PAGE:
Programming Chi

Tomasz Fijałkowski's programming blog.

Don't misuse unchecked exceptions

In its early days, Java made extensive use of checked exceptions. However, the tendency of programmers to avoid dealing with checked exceptions led to a shift towards unchecked exceptions. This approach often results in neglecting proper error handling and obscuring side effects. Furthermore, exception handling is not checked at the compilation level.

In many cases, programmers do not thoroughly read documentation, especially regarding the throwing of unchecked exceptions. It’s typical to find no documentation at all, leaving developers with little guidance. Typically, error handling involves catching either Exception or RuntimeException at the controller tier. Handling of specific exceptions is only added in the appropriate positions when failure cases are discovered during testing or in production environments.

However, failures such as IO errors or invalid input received from users are not exceptional in many scenarios. In such cases, an error is often considered a successful result.

In Practice

Unfortunately, my team recently encountered a much more complex situation. The entire codebase relied heavily on CompletableFuture, which can complete exceptionally. This led to cumbersome double error handling, such as:

CompletableFuture<Content> render() {
    try {
        return doSomething()
            .exceptionally(ex -> handleError(ex));
    } catch (Exception ex) {
        return CompletableFuture.completedFuture(handleError(ex));

To make matters worse, some methods had comments like:

 * never returns a CompletedExceptionally CF

This should be interpreted as “never returns a CompletableFuture completed exceptionally due to a business problem”, because there can still be errors like OutOfMemoryError that cannot be handled. As mentioned earlier, programmers often neglect documentation. Such code comments did not prevent the appearance of redundant error handling using exceptionally, which couldn’t be called.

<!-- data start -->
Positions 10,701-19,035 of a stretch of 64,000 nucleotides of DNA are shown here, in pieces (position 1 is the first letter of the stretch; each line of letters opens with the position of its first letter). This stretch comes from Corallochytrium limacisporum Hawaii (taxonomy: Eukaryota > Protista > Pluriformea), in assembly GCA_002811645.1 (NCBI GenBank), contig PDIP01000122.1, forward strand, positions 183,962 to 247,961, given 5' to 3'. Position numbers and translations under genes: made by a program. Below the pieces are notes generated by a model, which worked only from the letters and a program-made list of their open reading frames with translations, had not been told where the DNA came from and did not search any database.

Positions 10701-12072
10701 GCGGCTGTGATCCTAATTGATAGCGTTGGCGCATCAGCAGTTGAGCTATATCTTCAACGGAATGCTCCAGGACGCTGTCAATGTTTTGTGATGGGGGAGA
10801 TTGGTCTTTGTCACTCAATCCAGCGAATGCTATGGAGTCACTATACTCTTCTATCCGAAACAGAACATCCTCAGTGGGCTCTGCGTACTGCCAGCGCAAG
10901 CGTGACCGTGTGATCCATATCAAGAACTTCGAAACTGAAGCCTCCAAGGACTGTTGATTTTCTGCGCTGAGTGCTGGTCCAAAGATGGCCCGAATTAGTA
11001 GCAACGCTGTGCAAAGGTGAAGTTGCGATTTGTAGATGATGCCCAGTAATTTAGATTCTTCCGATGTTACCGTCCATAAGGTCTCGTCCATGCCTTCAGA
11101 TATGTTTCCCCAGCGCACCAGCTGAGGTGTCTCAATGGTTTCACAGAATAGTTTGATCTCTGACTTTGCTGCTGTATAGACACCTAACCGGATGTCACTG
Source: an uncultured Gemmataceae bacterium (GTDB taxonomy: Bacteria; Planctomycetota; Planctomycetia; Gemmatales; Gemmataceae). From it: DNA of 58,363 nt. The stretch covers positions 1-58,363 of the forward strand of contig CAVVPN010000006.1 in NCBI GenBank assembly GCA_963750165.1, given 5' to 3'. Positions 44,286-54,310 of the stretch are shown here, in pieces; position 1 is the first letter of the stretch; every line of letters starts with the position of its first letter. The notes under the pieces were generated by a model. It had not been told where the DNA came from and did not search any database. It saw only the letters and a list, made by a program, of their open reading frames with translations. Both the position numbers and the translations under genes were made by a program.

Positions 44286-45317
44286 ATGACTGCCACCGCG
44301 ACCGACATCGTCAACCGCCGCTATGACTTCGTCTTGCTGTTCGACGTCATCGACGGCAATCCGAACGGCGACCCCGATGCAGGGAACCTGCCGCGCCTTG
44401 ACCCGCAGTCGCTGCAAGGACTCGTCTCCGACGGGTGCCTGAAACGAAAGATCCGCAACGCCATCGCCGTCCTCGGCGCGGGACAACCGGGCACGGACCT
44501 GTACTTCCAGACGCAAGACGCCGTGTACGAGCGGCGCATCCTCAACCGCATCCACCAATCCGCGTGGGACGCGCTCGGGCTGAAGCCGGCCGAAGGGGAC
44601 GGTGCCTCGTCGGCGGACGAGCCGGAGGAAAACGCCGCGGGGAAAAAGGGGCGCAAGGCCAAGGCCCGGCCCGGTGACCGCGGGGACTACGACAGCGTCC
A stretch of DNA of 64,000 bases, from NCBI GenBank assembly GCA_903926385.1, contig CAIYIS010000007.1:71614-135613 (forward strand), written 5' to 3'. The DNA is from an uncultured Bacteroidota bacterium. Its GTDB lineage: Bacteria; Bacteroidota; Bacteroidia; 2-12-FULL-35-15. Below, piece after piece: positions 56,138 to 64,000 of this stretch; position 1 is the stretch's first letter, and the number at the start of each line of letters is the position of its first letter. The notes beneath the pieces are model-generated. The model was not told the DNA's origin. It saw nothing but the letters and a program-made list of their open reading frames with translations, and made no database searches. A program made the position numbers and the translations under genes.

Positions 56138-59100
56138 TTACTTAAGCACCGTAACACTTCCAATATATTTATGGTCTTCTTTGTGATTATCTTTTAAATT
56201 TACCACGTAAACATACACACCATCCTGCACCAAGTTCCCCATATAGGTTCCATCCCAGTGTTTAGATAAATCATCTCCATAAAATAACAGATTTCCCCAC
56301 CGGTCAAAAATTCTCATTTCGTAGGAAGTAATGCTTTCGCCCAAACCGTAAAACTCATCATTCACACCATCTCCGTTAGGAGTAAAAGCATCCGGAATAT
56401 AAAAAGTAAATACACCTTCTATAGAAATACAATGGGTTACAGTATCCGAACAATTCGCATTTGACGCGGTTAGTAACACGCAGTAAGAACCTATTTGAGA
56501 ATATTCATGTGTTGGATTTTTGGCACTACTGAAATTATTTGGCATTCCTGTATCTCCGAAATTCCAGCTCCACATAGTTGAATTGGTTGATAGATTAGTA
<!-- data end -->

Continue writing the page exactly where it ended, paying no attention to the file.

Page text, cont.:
Last but not least, the majority of Java 8 functional interfaces such as Supplier, Function, BiFunction, etc., do not allow checked exceptions to be thrown. Consequently, we couldn’t use that approach with CompletableFuture.


To improve our code quality, we refactored the code in two steps. The first step was simple: we introduced a rule that a method returning CompletableFuture doesn’t throw any exceptions - exceptions are caught as early as possible and mapped to failure futures. This eliminated wrapping calls of methods returning CompletableFuture in try-catch. In the second step, we drew inspiration from patterns in other languages.

Functional programming treats the successful execution of an operation on par with errors. In Scala, to indicate the possibility of an error, functions may return Either and Try classes from the standard library, or \/ and Validation from the scalaz library. A similar approach is used in Go, where the convention is that the last element of a tuple returned by a function contains information about the error.

We decided to use a similar class to \\/, named Result, to represent the result of an operation, which can either be successful or failed. Sample code for this class is available on my GitHub - Result.

In the new version of our service code, exceptions are only thrown when invariants are violated, indicating a bug in the code.


By replacing the traditional practice of throwing unchecked exceptions with a return type that explicitly informs whether an error has occurred, we were able to improve the readability of the code and reduce the number of errors. It also simplified code refactoring.